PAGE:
BGSU poet Larissa Szporluk named Guggenheim Fellow

Larissa Szporluk
Larissa Szporluk

From a BGSU news release:

BOWLING GREEN, O. - To the roll of Guggenheim Fellows that includes poets and writers such as W.H. Auden, Derek Walcott and Eudora Welty, add Larissa Szporluk of Bowling Green State University.

Appointed for poetry, Szporluk is among the 180 Fellows chosen this year from almost 3,000 applicants in the 85th annual competition for the U.S. and Canada, the John Simon Guggenheim Memorial Foundation recently announced. The Fellows include artists, scientists and scholars.

Szporluk plans to use the award to complete her fifth book of poetry, tentatively titled "Rogue's March." "The term refers to the derisive tune that is played when a soldier is dismissed from military service," she explained. "I was very attracted to the idea of a form of negative music being created for someone's banishment.

"I have also long been attracted to the histories of writers in exile-Dante, Machiavelli, Pushkin, to name a few. So I combined those interests and developed characters who have been forced to leave society and must reinvent themselves in solitude. The 'march' is the trail of shame and confusion they leave in their wake, self-imposed as well as socially. The poems are primarily dramatic monologues about identity and nonhuman forms of attachment."

Szporluk has been teaching full time at BGSU since 2000 and is now an associate professor of creative writing and literature. In 2005, she was a visiting professor at Cornell University. Since the publication of her chapbook "Prowler's Universe" in Graywolf Press's Take Three Series (1996), she has gone on to publish four books of poetry: "Dark Sky Question," winner of the Barnard Poetry Prize (Beacon Press, 1998); "Isolato," winner of the Iowa Poetry Prize (University of Iowa Press, 2000); "The Wind, Master Cherry, The Wind" (Alice James Books, 2003), and "Embryos and Idiots" (Tupelo Press, 2007). Her work is included in "Best American Poetry 2001," "New American Voices," "20th-Century American Poetry," "Contemporary Poetry in the U.S." and numerous other anthologies.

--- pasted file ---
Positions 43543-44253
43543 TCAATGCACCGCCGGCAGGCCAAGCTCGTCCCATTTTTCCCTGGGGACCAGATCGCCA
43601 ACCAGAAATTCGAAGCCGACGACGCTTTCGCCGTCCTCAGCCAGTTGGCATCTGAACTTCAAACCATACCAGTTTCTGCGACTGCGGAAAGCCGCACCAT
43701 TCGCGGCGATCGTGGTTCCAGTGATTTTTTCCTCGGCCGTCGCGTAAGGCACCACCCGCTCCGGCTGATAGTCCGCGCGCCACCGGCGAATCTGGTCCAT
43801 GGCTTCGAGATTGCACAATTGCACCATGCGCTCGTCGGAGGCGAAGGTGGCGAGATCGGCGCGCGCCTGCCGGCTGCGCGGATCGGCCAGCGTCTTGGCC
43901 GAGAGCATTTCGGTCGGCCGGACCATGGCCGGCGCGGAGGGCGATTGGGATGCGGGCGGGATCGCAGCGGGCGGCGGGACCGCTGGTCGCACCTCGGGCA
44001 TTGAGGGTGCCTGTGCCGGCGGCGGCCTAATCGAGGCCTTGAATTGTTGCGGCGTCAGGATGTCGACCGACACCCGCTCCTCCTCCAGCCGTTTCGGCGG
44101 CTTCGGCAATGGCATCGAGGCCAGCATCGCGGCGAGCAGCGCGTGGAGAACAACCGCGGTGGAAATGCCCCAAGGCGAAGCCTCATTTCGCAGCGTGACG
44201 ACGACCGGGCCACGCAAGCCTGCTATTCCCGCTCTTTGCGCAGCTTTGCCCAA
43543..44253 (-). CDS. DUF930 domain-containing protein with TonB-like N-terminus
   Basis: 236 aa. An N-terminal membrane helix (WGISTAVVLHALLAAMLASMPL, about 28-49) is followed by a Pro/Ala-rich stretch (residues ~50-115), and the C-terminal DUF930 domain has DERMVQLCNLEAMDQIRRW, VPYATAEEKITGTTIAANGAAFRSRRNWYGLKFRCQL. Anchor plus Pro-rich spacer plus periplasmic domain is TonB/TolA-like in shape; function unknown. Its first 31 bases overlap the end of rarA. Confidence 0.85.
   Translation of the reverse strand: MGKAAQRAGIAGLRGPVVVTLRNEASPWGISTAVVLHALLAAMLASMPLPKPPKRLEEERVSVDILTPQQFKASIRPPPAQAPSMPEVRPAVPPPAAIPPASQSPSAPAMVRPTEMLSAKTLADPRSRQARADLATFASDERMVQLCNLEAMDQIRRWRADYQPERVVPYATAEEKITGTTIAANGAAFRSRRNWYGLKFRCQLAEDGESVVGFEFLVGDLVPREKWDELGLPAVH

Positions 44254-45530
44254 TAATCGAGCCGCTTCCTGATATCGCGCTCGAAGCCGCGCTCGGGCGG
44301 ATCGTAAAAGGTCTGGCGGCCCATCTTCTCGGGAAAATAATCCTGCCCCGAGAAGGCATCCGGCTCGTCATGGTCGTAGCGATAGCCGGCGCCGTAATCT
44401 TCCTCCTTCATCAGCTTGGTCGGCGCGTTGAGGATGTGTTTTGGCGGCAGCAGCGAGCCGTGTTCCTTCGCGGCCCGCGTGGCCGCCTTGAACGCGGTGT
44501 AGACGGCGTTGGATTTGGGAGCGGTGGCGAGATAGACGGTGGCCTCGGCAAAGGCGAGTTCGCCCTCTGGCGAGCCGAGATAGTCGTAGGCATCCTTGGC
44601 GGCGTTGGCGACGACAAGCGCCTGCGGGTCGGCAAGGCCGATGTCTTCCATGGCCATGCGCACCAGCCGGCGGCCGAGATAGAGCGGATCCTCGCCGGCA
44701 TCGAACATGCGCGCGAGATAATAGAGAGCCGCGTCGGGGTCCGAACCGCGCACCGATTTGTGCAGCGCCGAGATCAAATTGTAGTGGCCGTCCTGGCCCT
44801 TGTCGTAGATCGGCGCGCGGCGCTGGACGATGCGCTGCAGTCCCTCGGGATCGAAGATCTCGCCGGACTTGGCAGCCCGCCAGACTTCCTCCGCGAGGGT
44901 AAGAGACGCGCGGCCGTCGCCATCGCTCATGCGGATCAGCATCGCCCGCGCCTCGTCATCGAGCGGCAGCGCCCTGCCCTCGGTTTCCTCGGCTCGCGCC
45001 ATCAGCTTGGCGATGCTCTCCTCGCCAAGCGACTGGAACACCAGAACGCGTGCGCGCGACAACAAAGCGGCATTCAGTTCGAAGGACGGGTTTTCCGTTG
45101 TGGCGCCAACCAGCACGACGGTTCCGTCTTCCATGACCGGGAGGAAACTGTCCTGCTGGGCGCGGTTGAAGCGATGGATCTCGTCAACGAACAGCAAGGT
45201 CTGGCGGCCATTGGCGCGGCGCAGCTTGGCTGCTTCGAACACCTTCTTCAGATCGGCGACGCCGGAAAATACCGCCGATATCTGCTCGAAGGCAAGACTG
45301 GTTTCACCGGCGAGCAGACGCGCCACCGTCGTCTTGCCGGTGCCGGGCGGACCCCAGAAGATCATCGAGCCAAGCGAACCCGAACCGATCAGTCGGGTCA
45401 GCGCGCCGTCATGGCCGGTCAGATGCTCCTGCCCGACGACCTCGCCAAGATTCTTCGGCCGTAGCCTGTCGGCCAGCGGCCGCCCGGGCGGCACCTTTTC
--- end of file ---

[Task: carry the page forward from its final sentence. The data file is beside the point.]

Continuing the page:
In 2003, Szporluk received a National Endowment for the Arts grant as well as an Ohio Arts Council grant, and was invited to participate in the National Book Festival in Washington, D.C.

In 2005-06, she participated as one of three poets in the Georgia Literary Circuit tour, giving poetry readings at numerous colleges and universities throughout the state of Georgia. She was also an invited reader at the 2006 Belgrade International Book Fair, where she gave a talk on the imagination in contemporary American poetry and read her work.

Since its establishment in 1925, the Guggenheim Foundation has granted more than $273 million in fellowships to about 16,700 people, among them scores of Nobel, Pulitzer and other prizewinners.